Info from http://freeccnplab.com/2013/12/30/free-ccnp-gns3-lab-bgp-route-reflector/
One important point to remember about iBGP relationships is that iBGP assumes that all of the routers within a single AS are fully meshed.
That is, each router is peered to every other router within the same AS. The purpose of this is namely to fix any issues around loop prevention.
You’ll recall the BGP uses the AS-Path attribute to prevent against loops. A BGP speaker will drop any update it receives that has its own AS listed in the AS-Path attribute. Since iBGP updates are sent within a single AS, the AS-path attribute isn’t updated and if iBGP speakers continued to forward updates, we would have routing loops. Bottom line is that iBGP speakers will not forward iBGP learned routes to other iBGP peers.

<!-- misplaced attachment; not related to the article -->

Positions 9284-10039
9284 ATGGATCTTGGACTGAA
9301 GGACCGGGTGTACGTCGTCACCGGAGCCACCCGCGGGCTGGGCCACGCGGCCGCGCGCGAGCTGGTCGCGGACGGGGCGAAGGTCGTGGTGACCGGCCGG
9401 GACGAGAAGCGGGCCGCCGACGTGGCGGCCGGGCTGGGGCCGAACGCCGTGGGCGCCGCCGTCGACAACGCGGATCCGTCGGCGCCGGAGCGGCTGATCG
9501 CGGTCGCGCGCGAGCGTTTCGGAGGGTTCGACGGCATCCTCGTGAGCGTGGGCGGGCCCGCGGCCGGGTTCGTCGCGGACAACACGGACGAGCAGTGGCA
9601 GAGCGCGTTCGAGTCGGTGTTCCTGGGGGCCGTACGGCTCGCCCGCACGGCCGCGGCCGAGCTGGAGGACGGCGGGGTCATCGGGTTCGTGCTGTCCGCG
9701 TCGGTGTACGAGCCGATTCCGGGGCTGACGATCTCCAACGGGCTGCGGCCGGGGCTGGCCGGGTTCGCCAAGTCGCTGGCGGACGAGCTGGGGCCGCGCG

In some network designs, peering each router to every other router in the same AS could be quite complicated and costly.
One of the ways to get around this restriction is to use route reflectors (RR):
- RR allow iBGP speakers to have a partial mesh topology while still propagating all iBGP learned routes to all iBGP speakers
- RR consist of RR servers and RR clients
- eBGP routes learned by RR servers are advertised to other eBGP neighbors, RR clients and non-clients.
- iBGP routes learned from non-clients are advertised to eBGP neighbors and RR clients
- iBGP routes learned from RR clients are advertised to other clients, non-clients and eBGP neighbors.